Along with facial expressions and voice inflections, age and demographics are good sources of visual information. “It is not necessarily about money, because we’re fortunate that in this environment anybody staying here pretty much is of means, because they can pretty much go wherever they want,” Little says. “That makes it a lot easier for us as well because we can offer more options.”
Little’s approach works well when helping guests choose restaurants. “I’m not going to send an older couple to The Nice Guy or Ysabel, which are two super trendy, gastro-pub, Kardashian-esque restaurants right now. I’m going to be sending them to something classic like Valentino that has the best wine in North America, and it’s very upscale, very dressy for Los Angeles, which is more skewed towards that demographic. For them, when they dine at restaurants, they wear a jacket and tie. If it’s two 22-year-olds who are on their honeymoon, I’m going to get them to Ysabel or The Nice Guy. They’re wearing jeans and a T-shirt with a blazer. So being able to read clients allow us to put them in the places where they want to be without them having to think about it.”
Once guests are read, their preferences should be documented. The Peninsula uses a program called Opera, the hotel’s operating system, to keep its archive of customer profiles. Employees can access it from any computer terminal. Guest Relations sends out emails daily on expected arrivals that includes their preferences.
Employees then read the emails on their handheld devices. Like the hotel, Wilshire Limousine maintains customer preference profiles on repeat or frequent guests. Examples: “Put the monograms on their pillow cases, make sure their favorite magazines are in the room when they check in, have their favorite drinks available. That’s a big part of what we do here. It’s all about customization,” Little says.
“Over the years, we’ve developed a huge client base, and one of the ways we’ve achieved that is by customizing the experience for every guest who checks into the hotel. And that philosophy flows not only to guests who don’t live locally, but also local guests and ones we see regularly who come into the bar, into the living room for tea, or to the spa each day. So we know most of those people on a first-name basis.”
Kerzner applies the same concept to client preferences for house cars and Wilshire-reserved runs. “If someone stays here and gets a ride with us and then comes back again, and something’s a little different, say maybe this time he added a baby seat, and he comes back a year later, I can look back on his profile and see that his kid was three last year and now he’s four; he’s probably going to need a bigger child seat,” Kerzner says. “If we keep track of these profiles and what they like, such as animal crackers for the kids, and we have that ready in the car without being asked, it makes a huge difference.”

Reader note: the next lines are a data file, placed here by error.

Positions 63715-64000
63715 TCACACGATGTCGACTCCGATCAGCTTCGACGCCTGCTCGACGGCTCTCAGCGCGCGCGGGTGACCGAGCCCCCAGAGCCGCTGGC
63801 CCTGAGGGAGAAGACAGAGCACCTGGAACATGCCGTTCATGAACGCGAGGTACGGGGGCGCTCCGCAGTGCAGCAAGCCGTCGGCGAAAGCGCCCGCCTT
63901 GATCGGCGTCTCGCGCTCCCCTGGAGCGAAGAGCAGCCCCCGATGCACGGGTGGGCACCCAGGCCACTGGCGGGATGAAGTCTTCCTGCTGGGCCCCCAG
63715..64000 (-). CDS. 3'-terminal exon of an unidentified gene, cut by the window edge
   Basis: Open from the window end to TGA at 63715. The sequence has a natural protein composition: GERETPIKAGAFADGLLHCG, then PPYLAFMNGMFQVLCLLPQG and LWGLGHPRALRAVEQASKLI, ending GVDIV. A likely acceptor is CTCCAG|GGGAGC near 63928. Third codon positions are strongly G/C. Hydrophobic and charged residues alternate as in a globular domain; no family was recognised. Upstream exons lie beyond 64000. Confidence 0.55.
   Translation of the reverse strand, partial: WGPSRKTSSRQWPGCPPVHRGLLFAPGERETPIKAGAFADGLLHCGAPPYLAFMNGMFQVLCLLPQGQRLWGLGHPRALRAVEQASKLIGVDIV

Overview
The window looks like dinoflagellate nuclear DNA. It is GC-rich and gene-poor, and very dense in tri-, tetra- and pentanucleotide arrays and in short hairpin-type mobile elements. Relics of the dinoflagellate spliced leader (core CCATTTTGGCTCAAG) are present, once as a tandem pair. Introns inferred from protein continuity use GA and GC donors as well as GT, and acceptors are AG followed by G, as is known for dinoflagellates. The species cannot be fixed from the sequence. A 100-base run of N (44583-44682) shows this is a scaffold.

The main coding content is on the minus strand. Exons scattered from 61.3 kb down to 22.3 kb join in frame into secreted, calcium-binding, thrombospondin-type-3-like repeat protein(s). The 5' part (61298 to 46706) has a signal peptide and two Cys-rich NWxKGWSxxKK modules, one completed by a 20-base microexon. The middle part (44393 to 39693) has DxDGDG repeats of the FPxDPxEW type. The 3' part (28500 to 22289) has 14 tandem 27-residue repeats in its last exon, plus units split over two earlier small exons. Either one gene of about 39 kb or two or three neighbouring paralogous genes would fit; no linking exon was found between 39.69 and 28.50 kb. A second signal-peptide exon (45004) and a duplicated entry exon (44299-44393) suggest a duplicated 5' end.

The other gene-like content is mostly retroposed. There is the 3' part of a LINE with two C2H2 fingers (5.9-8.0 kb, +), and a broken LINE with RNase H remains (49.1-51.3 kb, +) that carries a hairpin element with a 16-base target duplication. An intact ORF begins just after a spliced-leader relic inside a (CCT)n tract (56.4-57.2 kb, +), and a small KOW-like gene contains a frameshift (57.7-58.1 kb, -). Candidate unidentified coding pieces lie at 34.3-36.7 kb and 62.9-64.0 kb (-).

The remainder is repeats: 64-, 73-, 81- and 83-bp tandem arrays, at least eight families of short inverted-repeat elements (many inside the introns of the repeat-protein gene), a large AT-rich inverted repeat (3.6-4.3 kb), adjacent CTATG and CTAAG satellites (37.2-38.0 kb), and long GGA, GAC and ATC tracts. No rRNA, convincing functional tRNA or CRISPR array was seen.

As well, the logistics of hotel and limousine service in getting a guest from LAX to the hotel creates its own choreograph. The Peninsula deploys airport concierges to greet arriving guests and get them headed to the hotel.
“They have the same knowledge base that we do, and that knowledge base also extends to the Wilshire services,” Little explains. “We have guests who we know have to have a chauffeur who doesn’t wear cologne. Or they always like to sit in the front right passenger seat, because they have a little bit of vertigo or motion sickness, and that’s a safer ride for them. The amazing thing about it is all these little pieces of information are opportunities for us to capitalize on. So when a guest likes Grey Goose vodka, and he just had a really long terrible flight with a lost bag, the airport concierge can say, ‘I know this is really stressful now. We got a nice little bottle of Grey Goose waiting for you when you get into your room.’ And he is impressed the airport greeter knows this and is making it happen.”